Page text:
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We define following function $f(x)$ on interval $(0;1)$: $$(0)f(x) = x + 1/2, x < 1/2; f(x) = x - 1/2, x > 1/2; f(x) = 1/2, x = 1/2$$ Let $B$ be a set of all bordering points $B^1, … , B^{2n-1}$ between $2*n$ intervals. Let $L^{min}$ be a minimal length of these $2*n$ intervals. Let $N(x)$ be a function equal to an index of interval to which x belongs, defined for all $x$, belonging to inner parts of $2*n$ intervals. We find in inner parts of $2*n$ intervals $2*n$ points, one point for each interval, which we call $BeginInt^1, …, BeginInt^{2n}$ , based on following rules (we can always do so because number of intervals is finite and their lengths are not zero, if some rule for $BeginInt^j$ is not satisfied we divide by 2 distance $BeginInt^j - B^{ j-1}$ until it satisfies all rules): $$(1) BeginInt^j ≠ ½$$ $$(2) BeginInt^j - B^{ j-1} < L{ min} / 2 ; j > 1$$ $$(3) BeginInt^1 < L{ min} / 2$$ $$(4) f( BeginInt^j ) ∉ B $$ $$(5) ∀ x: x ⊂ (B{ j-1}; BeginInt^j) ⇨ N( f( x ) ) = N( f(BeginInt^j) ) ; j > 1$$ $$(6) ∀ x: x ⊂ (0; BeginInt^1) ⇨ N( f( x ) ) = N( f(BeginInt^1) ) $$ We find in inner parts of $2*n$ intervals $2*n$ points, one point for each interval, which we call $EndInt^1, …, EndInt^{2n} $, based on following rules (we can always do so because number of intervals is finite and their lengths are not zero, if some rule for $EndInt^j$ is not satisfied we divide by 2 distance $B^j - EndInt^j$ until it satisfies all rules): $$(7) EndInt^j ≠ ½$$ $$(8) B^j - EndInt^j < L^{ min} / 2 ; j < 2*n$$ $$(9) 1 - EndInt^{ 2n } < L^{ min} / 2$$ $$(10) f( EndInt^j ) ∉ B $$ $$(11) ∀ x: x ⊂ (EndInt^j; B^j) ⇨ N( f( x ) ) = N( f(EndInt^j) ) ; j < 2*n$$ $$(12) ∀ x: x ⊂ (EndInt^{ 2n};1) ⇨ N( f( x ) ) = N( f(EndInt^{ 2n}) ) $$

Assume that Lemma is false. If $f(BeginInt^1) ∈ Int^{ n+1} $ our Lemma’s statement is fulfilled, so this cannot be the case. Let’s assume that $f(BeginInt^1) ∈ Int^{ n+2 } ∪ … ∪ Int^{ 2n }$, it follows that $∀j, 1 < j ≤ n: f(BeginInt^j) ∈ Int^{ n+2 } ∪ … ∪ Int^{ 2n }$, because, if contrarily, we have for some $1 < j ≤ n: f(BeginInt^j) ∈ Int^1 ∪ … ∪ Int^{ n+1} $, we cannot have $f(BeginInt^j) < BeginInt^1$, as it would mean that we could chose smaller $BeginInt^1$, which satisfies $f(BeginInt^1) = BeginInt^j , j ≤ n$ (here contradiction with (6)), it is also not possible to have $f(BeginInt^j) = Begin_Int^1$, as we have $j ≤ n, f(BeginInt^1) ∈ Int^{ n+2 } ∪ … ∪ Int^{ 2n } $, and finally, we cannot have $f(BeginInt^j) > BeginInt^1$, as it would mean that we have two intervals, one inside another, namely $( f(BeginInt^j) ; BeginInt^j ) ⊂ ( BeginInt^1 ; f(BeginInt^1) )$, they are not the same, because $f(BegiInt^j) ≠ BeginInt^1$, and both have length ½ because of definition of $f(x)$.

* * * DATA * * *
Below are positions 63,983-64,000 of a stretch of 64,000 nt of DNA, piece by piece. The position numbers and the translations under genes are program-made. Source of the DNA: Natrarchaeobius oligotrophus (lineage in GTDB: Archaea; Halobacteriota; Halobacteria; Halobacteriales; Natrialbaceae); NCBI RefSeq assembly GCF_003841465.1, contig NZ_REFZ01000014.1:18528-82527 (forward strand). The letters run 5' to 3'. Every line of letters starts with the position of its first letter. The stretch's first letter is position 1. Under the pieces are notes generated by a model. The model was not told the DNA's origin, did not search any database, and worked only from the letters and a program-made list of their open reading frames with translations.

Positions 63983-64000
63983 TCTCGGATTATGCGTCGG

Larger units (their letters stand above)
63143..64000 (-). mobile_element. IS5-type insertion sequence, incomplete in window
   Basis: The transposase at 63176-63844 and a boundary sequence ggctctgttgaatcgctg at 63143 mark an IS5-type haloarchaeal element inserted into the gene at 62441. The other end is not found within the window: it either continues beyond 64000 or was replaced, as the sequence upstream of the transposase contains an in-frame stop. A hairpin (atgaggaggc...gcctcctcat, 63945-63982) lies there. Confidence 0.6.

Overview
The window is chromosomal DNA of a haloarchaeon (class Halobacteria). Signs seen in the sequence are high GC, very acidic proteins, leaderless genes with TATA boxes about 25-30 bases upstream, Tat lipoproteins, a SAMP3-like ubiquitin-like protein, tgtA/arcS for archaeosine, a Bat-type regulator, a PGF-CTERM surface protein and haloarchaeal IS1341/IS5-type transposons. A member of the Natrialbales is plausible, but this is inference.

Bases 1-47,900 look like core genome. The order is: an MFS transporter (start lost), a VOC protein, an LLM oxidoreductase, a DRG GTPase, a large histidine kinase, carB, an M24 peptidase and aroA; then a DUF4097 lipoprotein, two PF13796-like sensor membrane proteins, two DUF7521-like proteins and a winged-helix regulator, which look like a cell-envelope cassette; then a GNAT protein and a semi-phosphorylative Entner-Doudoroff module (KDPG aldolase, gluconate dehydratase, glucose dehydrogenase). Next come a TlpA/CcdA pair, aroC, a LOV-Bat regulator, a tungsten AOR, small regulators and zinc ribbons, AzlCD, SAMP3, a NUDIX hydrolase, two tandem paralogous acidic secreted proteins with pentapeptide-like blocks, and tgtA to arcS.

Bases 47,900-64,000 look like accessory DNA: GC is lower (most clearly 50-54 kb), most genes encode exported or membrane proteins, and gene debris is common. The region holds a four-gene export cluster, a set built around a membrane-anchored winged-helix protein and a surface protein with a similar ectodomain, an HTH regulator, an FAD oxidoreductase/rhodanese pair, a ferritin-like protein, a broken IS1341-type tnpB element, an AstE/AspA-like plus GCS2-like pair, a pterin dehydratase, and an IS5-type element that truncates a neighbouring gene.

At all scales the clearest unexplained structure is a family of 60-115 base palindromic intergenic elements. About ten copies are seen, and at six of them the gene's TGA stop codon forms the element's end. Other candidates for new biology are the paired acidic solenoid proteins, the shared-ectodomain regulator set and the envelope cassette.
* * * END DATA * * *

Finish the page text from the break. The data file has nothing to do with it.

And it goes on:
Knowing that $∀ j, 1 < j ≤ n: f(BeginInt^j) ∈ Int^{ n+2 } ∪ … ∪ Int^{ 2n }$, we can say that $f(BegiInt^1) < f(Begin_Int^2) < … < f(BeginInt^n)$ due to definition of $f(x)$.

If $∀ j, 1 < j ≤ n: f(BeginInt^j) ∈ Int^{ n+2 } ∪ … ∪ Int^{ 2n }$, we also have $∀ j, 2 ≤ j ≤ n: f(BeginInt^j) ∈ Int^{ n+2 } ∪ … ∪ Int^{ 2n }$, it means that we know that the next statement: $$(13) ∀ m ≤ j ≤ n: f(BeginInt^j) ∈ Int^{ n+m } ∪ … ∪ Int^{ 2n } $$ is true for $m = 2$, this is our base case in induction on $m$, and we aim to prove the above statement (13) for all $m$ up to $n$. It is easy to see that if $∀ j, m ≤ j ≤ n: f(BeginInt^j) ∈ Int^{ n+m } ∪ … ∪ Int^{ 2n }$, because $f(BeginInt^m) ∉ Int^{ n+m } $ (otherwise our Lemma’s statement is fulfilled), and because $f(BeginInt^1) < f(BeginInt^2) < … < f(BeginInt^n)$, it follows that $∀ j, m+1 ≤ j ≤ n: f(BeginInt^j) ∈ Int^{ n+m+1 } ∪ … ∪ Int^{ 2n }$, and we proved by induction that $f(BeginInt^n) ∈ Int^{ 2n }$, which is the statement of our Lemma. This means that our assumption that $f(BeginInt^1) ∈ Int^{ n+2 } ∪ … ∪ Int^{ 2n }$ is wrong, and we are left with the only possibility that $f(BeginInt^1) ∈ Int^2 ∪ … ∪ Int^n$. Consider $f(EndInt^{ 2n })$, we can show that $f(EndInt^{ 2n }) ∈ Int^1 ∪ … ∪ Int^n$, otherwise we will have $EndInt^{ 2n } - f(EndInt^{ 2n }) = ½$ and $f(EndInt^{ 2n }) - f(BeginInt^1) > ½$ at the same time, which is not possible because all these points belong to interval $(0;1)$. Starting from here the proof for the last case will be the same as it was for already proven case (when $f(BeginInt^1) ∈ Int^{ n+2 } ∪ … ∪ Int^{ 2n }$), we just need to change $BeginInt^…$ for $EndInt^…$ and point on symmetry of the function $f(x)$ and rules (1) – (12) with respect to the middle point of interval $(0;1)$. Following the same steps as above we are coming to a contradiction, showing that $f(EndInt^n) ∈ Int^1$. This completes Lemma’s proof.

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  • $\begingroup$ Multi-letter variables makes math so much harder to read. $\endgroup$ Commented May 2 at 15:29
  • $\begingroup$ I will think about it, of course it doesn't change the meaning $\endgroup$
    – Vladimir_U
    Commented May 2 at 16:22